“Those ‘aha moments’ will stick with me,” he continued. “I will remember that [my group] came together, we disagreed, then at the end we were able to kind of look back and reflect and say, ‘Oh yeah, you know what, there is a different way to look at this, maybe there is a different feeling to those words or to how we approach a situation.’ That’s what I took from it, and I don’t see myself forgetting that, especially since I did it and I didn’t just sit and listen."
“This experience made me think in so many ways,” another participant shared. “At the same time I learned how other people think."
Yet another participant contrasted the workshop to a lecture the team had attended in the very same room the day before. “Yesterday we were in this same space [for a training], sitting in chairs all day long,” she explained. “It was frustrating because I think that people learn better when they’re up and moving their bodies. Moving around is definitely my chosen way to learn; I think it engages people more when you do that, and I liked that there were three different options for each category so if we weren’t comfortable doing one activity, then maybe we’d be comfortable doing another one. For example, I didn’t choose to record a history of myself. That was not one that I’d want to do. I did the drawing station instead – I’m not an artist, but it was fun.”
When playing the board game, I shared how I knew a particular answer, and my group learned from me.
It was valuable for me to have the chance to share with coworkers and new clinic staff. The ‘Who I Am’ activity opened participants to share a little bit of their lives and got me to respect them more and understand where they are in life now.
The results of our post-workshop survey reinforced the idea that learning in an active, choice-based way is an effective way to learn. In our evaluation, participants indicated that they are most likely to definitely learn by participating in activities (68%), followed by being given a choice of how to learn (65%), sharing their own knowledge (53%), and lastly, through lecture (50%).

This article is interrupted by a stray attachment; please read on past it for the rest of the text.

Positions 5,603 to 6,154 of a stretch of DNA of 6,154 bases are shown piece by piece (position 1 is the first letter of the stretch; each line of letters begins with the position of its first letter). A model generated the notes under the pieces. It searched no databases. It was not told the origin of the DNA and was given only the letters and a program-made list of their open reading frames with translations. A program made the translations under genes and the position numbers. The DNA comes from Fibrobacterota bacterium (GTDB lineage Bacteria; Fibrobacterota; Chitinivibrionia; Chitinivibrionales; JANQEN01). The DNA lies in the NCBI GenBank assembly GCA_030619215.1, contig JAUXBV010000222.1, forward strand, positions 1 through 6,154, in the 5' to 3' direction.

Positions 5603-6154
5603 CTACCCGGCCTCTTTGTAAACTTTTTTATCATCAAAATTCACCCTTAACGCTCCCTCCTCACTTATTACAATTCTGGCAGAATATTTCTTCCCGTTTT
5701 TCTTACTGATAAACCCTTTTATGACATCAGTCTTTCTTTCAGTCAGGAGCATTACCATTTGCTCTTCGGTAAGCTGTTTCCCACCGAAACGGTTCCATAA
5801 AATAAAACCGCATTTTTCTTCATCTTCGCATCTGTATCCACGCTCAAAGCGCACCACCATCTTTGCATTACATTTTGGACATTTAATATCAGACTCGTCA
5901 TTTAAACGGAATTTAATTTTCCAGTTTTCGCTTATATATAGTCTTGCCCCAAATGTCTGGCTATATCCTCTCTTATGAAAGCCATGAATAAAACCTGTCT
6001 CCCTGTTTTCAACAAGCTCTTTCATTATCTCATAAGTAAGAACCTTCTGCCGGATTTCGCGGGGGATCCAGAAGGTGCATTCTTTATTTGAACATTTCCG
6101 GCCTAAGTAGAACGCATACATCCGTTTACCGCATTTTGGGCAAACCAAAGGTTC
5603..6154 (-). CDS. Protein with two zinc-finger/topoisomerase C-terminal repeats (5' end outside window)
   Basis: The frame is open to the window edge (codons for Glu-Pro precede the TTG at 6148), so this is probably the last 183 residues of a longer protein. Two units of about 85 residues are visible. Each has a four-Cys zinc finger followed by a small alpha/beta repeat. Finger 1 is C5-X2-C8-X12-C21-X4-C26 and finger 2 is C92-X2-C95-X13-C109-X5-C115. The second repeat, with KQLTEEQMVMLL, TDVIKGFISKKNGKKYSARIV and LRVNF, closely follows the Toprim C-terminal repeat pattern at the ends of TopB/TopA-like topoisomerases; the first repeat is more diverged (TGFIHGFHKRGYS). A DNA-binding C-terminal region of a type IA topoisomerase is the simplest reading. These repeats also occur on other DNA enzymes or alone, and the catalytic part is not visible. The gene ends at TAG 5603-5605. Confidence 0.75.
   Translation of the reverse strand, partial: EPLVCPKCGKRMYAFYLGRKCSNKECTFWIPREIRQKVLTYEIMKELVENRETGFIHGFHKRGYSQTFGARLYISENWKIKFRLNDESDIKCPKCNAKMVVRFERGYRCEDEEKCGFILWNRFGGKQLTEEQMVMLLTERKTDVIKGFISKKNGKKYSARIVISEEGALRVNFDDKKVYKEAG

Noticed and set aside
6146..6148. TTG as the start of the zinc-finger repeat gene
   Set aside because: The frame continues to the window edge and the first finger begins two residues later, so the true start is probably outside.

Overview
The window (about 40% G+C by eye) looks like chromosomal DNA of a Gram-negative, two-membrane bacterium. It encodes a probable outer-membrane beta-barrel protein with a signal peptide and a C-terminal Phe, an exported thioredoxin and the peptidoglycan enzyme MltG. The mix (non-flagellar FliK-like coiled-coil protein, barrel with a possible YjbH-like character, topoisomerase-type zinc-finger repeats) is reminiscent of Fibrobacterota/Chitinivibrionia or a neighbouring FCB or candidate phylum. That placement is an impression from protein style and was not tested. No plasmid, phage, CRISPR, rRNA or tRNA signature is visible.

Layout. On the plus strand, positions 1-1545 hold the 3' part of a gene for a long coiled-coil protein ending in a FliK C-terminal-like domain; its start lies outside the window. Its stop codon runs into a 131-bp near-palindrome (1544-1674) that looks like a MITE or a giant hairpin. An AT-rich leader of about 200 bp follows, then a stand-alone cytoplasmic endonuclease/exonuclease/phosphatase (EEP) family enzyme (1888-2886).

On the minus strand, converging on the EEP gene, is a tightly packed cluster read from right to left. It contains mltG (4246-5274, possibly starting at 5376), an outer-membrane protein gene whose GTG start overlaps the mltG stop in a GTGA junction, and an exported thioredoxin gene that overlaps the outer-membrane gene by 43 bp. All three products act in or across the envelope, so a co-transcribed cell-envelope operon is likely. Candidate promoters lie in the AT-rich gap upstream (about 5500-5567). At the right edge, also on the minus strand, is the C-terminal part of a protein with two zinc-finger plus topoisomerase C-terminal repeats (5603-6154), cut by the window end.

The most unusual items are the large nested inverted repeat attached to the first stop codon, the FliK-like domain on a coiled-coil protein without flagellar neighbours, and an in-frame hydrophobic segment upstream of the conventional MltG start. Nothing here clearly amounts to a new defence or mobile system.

“I would love to see my continuing medical education credits offered in this manner,” shared a Virginia Garcia staff member, “because those of us who go to these lectures all day long are bored to death and we know that we don’t get much out of it. I like this format and I think it should be incorporated more into what we do here as adults – and also at school where our children are learning.”
Eric Oslund, MSW, Employee Performance and Talent Development Manager, stated “What’s really great about this is that I can run it. I need a handful of people, but I don’t need outside expertise to run this workshop. Anybody can run this stuff, which is great."
As the session came to a close, we felt fulfilled by having provided an opportunity for the clinic’s staff members to learn through choice, action, and shared interaction with one another.
Today’s workshop was different than other training. It was more interactive.
A bit of backstory on the Virginia Garcia Clinic: The organization was formed in 1975 when six year-old Virginia Garcia, the daughter of migrant farm workers, tragically passed away as a result of complications from a cut on her foot – a wound that should have been easily treatable were it not for the language, cultural, and economic barriers standing in the way of receiving proper medical care. The founders of Virginia Garcia vowed to prevent anything like this from happening again, and a mission was born. Ever since, the nonprofit has been providing culturally appropriate healthcare to migrant workers and other individuals with barriers to receiving medical care.